It is a mistake to think that Ireland as a whole had taken a firm anti-imperialist stand by 1914, or even by 1916. Redmond offered fullest support for the war. The nationalists were out on a limb. Casement sought the co-operation of Germany on the grounds that England’s peril was Ireland’s opportunity; Connolly and Larkin not supporting the war, confined themselves to labour struggles at the beginning; Padraig Pearse and those who opposed the war were very much a minority without popular support. White thought (like Redmond), that this was Ireland’s opportunity if she co-operated. Many others had the same idea of rewards for co-operation in the wonderful new world that would be created after the war, and some of them got them too — (like the women’s suffrage movement, or the Zionists). He thought the Volunteers could be transformed into a defence force within Ireland, and so relieve the Army. This was regarded with suspicion and rejected by Whitehall, when Captain White joined an Australian ambulance unit, his association with Casement — going back to their joint meeting in Ballymoney — was held against him and he was constantly under suspicion of being a spy.
He became disgusted with the horrors of the war and was leaving his unit when he heard of the 1916 rising. The labour movement of Connolly and Larkin had united with the Nationalists to declare a Republic. It was short-lived, receiving little support. Pearse certainly never expected that it would. Public opinion was with the Irish soldiers fighting overseas, and felt that a rising was “stabbing them in the back”. But the unexpected brutal repression, in which the British Army did not hesitate to shell Dublin, caused a revulsion that spread through the whole country, and led finally to the establishment of the Free State.
Most of the leaders of the rebellion were sentenced to be shot (with the exception of the American-born De Valera). Connolly, wounded, had to be taken on a stretcher to his execution. White took the one step that he felt might save Connolly — he rushed to South Wales and tried to bring the Welsh miners out on strike. For that he was sentenced to three months imprisonment.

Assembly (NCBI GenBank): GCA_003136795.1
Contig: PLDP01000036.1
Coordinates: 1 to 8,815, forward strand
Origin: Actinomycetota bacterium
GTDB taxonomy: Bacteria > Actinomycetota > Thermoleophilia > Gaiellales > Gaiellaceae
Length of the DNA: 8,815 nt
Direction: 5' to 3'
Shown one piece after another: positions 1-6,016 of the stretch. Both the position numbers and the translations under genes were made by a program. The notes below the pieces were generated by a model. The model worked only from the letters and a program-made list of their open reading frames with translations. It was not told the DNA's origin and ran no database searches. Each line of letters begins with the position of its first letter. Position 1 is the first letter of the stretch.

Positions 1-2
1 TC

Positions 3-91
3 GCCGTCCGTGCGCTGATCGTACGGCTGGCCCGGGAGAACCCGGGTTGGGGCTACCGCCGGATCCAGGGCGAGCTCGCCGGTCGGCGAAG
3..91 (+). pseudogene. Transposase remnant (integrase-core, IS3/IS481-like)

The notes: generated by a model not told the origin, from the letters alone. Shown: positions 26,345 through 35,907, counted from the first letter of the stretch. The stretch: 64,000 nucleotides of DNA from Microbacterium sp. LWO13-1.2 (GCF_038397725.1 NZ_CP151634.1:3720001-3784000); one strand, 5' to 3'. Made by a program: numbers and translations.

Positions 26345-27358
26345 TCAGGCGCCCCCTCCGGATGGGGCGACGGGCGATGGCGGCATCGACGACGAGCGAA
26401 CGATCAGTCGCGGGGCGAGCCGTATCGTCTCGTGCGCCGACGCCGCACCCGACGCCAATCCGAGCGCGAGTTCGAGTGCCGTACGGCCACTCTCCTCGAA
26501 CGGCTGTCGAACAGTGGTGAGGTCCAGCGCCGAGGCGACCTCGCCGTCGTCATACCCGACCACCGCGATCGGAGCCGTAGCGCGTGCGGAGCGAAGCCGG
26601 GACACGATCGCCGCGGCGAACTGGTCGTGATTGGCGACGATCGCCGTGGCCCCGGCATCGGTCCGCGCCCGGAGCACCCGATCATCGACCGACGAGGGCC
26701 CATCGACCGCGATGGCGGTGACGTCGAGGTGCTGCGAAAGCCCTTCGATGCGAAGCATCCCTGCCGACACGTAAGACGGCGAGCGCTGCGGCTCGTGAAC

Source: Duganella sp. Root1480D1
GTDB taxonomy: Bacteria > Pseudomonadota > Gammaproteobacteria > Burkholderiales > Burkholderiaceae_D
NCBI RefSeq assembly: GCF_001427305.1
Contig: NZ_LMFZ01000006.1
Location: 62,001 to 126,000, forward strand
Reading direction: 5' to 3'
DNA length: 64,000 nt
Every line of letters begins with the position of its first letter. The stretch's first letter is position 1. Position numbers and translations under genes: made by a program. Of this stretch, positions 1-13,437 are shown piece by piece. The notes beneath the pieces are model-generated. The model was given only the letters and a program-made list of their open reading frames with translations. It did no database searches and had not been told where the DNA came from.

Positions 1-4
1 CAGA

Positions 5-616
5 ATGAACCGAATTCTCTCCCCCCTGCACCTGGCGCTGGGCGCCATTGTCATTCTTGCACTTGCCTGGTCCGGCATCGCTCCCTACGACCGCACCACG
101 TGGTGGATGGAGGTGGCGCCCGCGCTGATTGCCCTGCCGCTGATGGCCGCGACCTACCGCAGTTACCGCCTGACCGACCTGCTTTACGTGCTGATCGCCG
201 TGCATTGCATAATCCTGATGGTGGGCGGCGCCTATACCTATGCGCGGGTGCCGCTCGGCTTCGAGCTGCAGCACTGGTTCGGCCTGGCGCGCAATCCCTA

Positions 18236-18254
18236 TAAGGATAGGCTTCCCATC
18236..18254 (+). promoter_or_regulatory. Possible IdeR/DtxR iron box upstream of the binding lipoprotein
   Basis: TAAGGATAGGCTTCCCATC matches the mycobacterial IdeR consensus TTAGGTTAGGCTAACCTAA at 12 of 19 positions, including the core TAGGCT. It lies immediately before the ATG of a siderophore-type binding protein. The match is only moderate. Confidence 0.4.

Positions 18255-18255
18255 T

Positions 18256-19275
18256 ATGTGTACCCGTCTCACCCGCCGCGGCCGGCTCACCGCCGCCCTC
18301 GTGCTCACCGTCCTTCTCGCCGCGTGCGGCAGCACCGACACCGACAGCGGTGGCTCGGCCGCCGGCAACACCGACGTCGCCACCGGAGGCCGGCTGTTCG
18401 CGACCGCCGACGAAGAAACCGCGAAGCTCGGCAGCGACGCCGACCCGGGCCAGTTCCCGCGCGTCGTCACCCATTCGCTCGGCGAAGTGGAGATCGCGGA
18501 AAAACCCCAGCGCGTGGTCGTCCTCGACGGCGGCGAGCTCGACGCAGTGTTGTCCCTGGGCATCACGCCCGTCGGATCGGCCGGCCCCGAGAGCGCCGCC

In the Wilderness
He had been, he felt, consistent, but was left in a political wilderness. He was for an independent Ireland in which both communities could, he felt, exist together. It was possible in the South; it was in the North that he ran up against suspicion and bigotry on both sides. From then on he was regarded as a “Shinner” by the Loyalists of the North, one who had opposed the war and supported the Taigs; and as an Orangeman by the republicans, one who had supported the war!
He moved towards the Communist Party, which with the opening up of the Russian Revolution, seemed to offer hope for the world. But he never joined it, having reservations about its plans for Ireland. The position of John MacLean in Scotland appealed to him. He approached MacLean with a view of a Socialist Republic movement in Ireland, and worked for a time with Sylvia Pankhurst’s anti-parliamentary communist movement.
He wanted to organise a Citizens’ Army of strikers once again, this time in England, at the time of the General Strike. The Communist Party had a fit when it was proposed to them. It is an odd commentary on his background that he was immediately approached by the Imperial Fascisti, who were indeed organising a “citizens’ army” very much approved of by the authorities, who had heard he wanted to do the same thing and assumed automatically that it must be against the strikers! Was he not an Irish Protestant? That attitude made White furious. He was emphatically against the Establishment and an anti-fascist from the beginning. He was in Italy during the workers’ occupation of the factories: once again he wanted to use his British Army training to form a citizens’ army. Nobody in the socialist movement wanted to know; the only ones using force against the Fascists were the Anarchists. At that time White retained the bourgeois prejudice against Anarchist thought and would not contact them.